Following the meeting the Premier, Yves Leterme (Flemish Christian democrat), insisted that the role of the king was not in question. Earlier several sources suggested that constitutional articles dealing with the king's powers would also be declared open for revision as many Flemish politicians wish.
Floor leaders of the Chamber of Representatives failed to agree whether or not to put draft legislation splitting the Brussels Halle Vilvoorde (BHV) constituency on the agenda of today's plenary session of the Chamber of Representatives. Afterwards Francophone parties decided to invoke the "alarm bell procedure" with regard to this legislation.
It is only the second time in the history of the country that this procedure is used.
The alarm bell procedure can be invoked when one of Belgium's communities feels that its rights are being infringed. Three-quarters of lawmakers from this language group must sign up to the motion. It means that the ongoing procedure is suspended for a period of thirty days while the government is given time to consider the issue.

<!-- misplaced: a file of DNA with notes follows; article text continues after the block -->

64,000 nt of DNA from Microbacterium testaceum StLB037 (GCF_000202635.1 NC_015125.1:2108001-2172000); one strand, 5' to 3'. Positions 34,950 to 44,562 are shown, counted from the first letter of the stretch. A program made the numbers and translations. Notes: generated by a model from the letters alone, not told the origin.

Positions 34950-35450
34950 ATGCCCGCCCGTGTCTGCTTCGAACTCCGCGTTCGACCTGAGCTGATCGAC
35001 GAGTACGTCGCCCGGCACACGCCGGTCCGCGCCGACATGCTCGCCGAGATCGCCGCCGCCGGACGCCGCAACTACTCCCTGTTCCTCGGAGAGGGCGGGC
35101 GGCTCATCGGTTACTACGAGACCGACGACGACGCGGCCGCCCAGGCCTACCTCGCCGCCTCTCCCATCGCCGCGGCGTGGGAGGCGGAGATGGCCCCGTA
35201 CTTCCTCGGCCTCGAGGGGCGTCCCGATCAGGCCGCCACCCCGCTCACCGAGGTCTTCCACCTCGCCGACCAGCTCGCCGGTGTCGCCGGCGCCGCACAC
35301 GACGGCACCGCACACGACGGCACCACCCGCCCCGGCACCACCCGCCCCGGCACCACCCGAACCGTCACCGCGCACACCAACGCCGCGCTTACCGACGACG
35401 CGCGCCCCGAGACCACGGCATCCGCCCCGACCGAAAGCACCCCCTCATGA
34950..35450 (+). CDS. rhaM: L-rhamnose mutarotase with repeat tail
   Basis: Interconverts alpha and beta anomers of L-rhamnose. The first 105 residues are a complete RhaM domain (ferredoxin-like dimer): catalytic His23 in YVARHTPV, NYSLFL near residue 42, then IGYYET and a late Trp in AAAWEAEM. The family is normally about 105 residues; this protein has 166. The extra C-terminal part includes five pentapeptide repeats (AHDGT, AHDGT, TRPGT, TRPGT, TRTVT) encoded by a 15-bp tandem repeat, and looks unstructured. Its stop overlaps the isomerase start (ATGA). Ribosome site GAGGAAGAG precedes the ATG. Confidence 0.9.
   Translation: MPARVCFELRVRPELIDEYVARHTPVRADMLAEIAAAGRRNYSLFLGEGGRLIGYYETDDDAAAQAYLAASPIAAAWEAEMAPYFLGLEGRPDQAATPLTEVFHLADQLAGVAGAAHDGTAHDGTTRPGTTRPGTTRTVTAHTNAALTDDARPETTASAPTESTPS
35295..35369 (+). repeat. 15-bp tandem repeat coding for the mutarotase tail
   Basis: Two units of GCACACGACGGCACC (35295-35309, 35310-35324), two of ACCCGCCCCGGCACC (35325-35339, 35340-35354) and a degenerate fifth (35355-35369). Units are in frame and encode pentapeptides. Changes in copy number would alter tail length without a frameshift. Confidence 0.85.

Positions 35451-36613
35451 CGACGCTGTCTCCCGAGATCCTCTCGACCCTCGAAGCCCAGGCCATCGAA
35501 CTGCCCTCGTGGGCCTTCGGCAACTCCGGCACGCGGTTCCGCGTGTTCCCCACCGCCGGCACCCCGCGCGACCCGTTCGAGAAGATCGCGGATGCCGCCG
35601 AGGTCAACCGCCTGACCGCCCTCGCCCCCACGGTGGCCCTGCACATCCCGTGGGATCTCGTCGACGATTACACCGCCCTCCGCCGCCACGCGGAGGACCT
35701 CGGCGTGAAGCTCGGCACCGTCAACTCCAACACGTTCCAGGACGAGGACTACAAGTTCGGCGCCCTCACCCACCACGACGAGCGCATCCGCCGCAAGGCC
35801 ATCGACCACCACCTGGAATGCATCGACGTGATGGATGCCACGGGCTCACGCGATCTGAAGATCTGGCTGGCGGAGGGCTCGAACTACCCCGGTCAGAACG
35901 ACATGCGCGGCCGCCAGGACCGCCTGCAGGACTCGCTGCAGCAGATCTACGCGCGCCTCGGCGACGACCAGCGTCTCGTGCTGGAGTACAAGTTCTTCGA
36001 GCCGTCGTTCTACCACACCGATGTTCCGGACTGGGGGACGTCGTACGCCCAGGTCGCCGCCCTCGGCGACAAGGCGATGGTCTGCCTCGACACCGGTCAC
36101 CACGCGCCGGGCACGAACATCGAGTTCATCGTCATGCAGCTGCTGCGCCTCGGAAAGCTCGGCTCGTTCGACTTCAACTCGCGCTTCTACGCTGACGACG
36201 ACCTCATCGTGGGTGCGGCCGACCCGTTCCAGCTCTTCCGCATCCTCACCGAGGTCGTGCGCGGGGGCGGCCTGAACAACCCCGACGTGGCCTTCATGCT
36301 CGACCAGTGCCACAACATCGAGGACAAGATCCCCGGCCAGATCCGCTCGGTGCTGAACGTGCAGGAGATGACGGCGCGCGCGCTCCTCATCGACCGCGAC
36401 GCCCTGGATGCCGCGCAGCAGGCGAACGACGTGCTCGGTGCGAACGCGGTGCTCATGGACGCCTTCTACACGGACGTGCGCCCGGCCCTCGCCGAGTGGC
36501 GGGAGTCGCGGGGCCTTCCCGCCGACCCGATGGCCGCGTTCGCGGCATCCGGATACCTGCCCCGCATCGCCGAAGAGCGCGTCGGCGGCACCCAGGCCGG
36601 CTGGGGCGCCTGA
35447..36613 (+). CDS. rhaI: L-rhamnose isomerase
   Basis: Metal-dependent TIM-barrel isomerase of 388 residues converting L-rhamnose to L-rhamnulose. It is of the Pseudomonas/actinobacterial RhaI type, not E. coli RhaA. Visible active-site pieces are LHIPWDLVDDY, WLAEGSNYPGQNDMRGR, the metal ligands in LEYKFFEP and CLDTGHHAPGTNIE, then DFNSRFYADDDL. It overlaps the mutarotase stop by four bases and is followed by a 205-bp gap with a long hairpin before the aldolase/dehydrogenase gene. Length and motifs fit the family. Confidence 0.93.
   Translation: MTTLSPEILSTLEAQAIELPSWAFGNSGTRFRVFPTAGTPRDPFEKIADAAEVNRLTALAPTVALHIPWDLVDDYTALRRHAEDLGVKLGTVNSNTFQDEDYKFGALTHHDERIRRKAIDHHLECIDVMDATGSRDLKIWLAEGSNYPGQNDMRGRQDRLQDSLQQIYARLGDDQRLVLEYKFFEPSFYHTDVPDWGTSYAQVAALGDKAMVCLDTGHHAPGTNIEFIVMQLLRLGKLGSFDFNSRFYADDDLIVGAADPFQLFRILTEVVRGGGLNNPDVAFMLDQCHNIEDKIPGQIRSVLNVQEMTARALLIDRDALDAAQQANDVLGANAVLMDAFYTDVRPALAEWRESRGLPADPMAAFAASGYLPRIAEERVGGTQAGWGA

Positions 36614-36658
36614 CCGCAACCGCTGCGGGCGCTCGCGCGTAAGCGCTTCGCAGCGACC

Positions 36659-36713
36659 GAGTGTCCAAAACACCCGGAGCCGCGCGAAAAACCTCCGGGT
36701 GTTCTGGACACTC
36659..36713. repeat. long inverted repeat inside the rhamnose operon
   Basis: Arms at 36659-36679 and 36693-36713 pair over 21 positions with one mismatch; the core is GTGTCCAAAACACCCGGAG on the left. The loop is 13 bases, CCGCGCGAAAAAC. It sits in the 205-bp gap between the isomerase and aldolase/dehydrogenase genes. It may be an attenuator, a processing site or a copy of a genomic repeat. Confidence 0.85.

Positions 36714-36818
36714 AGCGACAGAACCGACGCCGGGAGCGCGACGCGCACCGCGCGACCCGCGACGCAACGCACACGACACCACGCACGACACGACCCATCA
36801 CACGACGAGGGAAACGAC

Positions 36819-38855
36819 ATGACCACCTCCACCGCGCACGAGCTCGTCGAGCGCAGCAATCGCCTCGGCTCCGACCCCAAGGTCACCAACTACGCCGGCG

As Belgium presently has a caretaker administration, most commentators feel that we are now firmly in the realm of the absurd, because the government cannot take any new initiatives.
Flemish parties were eager to vote the BHV legislation, but Francophones refused to put it on the agenda. Because the alarm bell procedure had been invoked MPs did not even get an opportunity to decide whether they wanted to put the draft legislation on the agenda or not.
Francophone liberal Daniel Bacquelaine on Flemish desires to vote for a BHV split: "This is a provocation, an aggression. It's unacceptable that one community wants to impose something on the other unilaterally!"
After taking note of the historic invoking of the alarm bell procedure the Chamber passed on to other business that included the ban on the burqa and a loan to Greece.